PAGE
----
5 Common Bookkeeping Errors
Whether for tax compliance, to apply for financing, to attract investors or for internal decision making, having accurate books is important to your business health.
Below are some of the most common bookkeeping errors I see:
1- Not having any books
If you are in business, shoving your receipts in a shoe box and looking at your bank statements at the end of the year to file your taxes is not enough. You need to keep detailed records to be in compliance with IRS recordkeeping requirements. Also, having a set of books gives you the information to know if what you are doing in your business is working and what needs to be tweaked before it’s too late.
The best time to start is today, the longer you wait, the harder it will be to get caught up which brings us to the next error…
2- Outdated Books
You started a set of books, you setup your accounts and then business and life got in the way and it’s been months (if not years) since you touched them. It’s easy for transactions to be missed the longer you wait to record them. It’s also harder to remember what a transaction was for or what you did with the receipt for it months later.
3- Incomplete Books
You’ve done some part of the bookkeeping but not all. For example, the accounting software was used to create invoices but not entering expenses. Bookkeeping is somewhere where “some of it” isn’t good enough. It’s important to have a complete financial picture of the financial health of your business.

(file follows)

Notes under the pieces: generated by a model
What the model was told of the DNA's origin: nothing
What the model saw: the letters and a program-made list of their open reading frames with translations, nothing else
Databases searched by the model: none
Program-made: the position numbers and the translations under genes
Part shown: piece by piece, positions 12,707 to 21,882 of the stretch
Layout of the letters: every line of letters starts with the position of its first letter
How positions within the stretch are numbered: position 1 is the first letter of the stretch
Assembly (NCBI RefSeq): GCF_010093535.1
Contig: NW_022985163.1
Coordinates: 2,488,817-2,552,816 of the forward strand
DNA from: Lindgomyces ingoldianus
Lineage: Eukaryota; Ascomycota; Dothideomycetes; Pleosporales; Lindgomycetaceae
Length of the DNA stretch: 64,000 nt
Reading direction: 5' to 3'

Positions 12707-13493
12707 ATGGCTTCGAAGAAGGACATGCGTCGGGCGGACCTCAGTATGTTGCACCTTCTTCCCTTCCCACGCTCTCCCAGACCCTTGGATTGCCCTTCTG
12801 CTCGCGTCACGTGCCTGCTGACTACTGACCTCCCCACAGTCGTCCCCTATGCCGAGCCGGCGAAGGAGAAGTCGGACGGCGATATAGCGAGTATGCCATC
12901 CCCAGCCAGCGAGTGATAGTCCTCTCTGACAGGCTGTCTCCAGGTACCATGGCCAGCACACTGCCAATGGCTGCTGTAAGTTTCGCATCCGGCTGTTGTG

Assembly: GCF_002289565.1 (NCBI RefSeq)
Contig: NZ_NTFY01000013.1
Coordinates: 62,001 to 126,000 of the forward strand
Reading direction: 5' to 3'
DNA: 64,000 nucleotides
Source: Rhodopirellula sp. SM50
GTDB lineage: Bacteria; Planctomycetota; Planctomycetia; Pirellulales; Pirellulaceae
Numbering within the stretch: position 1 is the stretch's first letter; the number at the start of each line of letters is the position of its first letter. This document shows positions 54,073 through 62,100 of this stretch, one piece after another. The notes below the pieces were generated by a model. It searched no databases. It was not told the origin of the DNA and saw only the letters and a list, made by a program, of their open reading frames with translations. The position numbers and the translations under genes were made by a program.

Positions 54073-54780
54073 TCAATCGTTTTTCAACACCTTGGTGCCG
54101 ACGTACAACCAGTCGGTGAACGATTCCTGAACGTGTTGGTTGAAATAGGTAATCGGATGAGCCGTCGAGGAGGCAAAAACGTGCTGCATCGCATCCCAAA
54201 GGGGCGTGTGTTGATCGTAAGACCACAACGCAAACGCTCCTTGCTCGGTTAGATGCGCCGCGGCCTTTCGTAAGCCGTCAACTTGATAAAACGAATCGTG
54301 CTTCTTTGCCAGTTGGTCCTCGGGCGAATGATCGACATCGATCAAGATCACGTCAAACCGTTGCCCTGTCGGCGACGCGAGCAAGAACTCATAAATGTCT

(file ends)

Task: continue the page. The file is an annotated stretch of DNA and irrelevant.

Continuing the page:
4- The Books haven’t been reconciled
You never want to file your taxes before reconciling your books, you could be leaving money on the table and not know it!
Reconciliation means that all of the transactions for the period and ending balance match the statement. This ensures that no transactions are duplicated or missing. Unfortunately, checking off the check register and adding from the bank feed doesn’t replace reconciling your accounts. The only way to know that your books are actually accurate is by reconciling them.
5- No source documents
Your bank or credit card statement is not enough to substantiate a tax deduction (IRS Burden of Proof). Making sure that you have all of your source documents organized and accessible will get you a step closer to having audit proof books. These documents include bills, receipts, cancelled checks, etc.
An ounce of prevention in the form of up to date and accurate books can yield a pound of peace of mind in the case of an audit.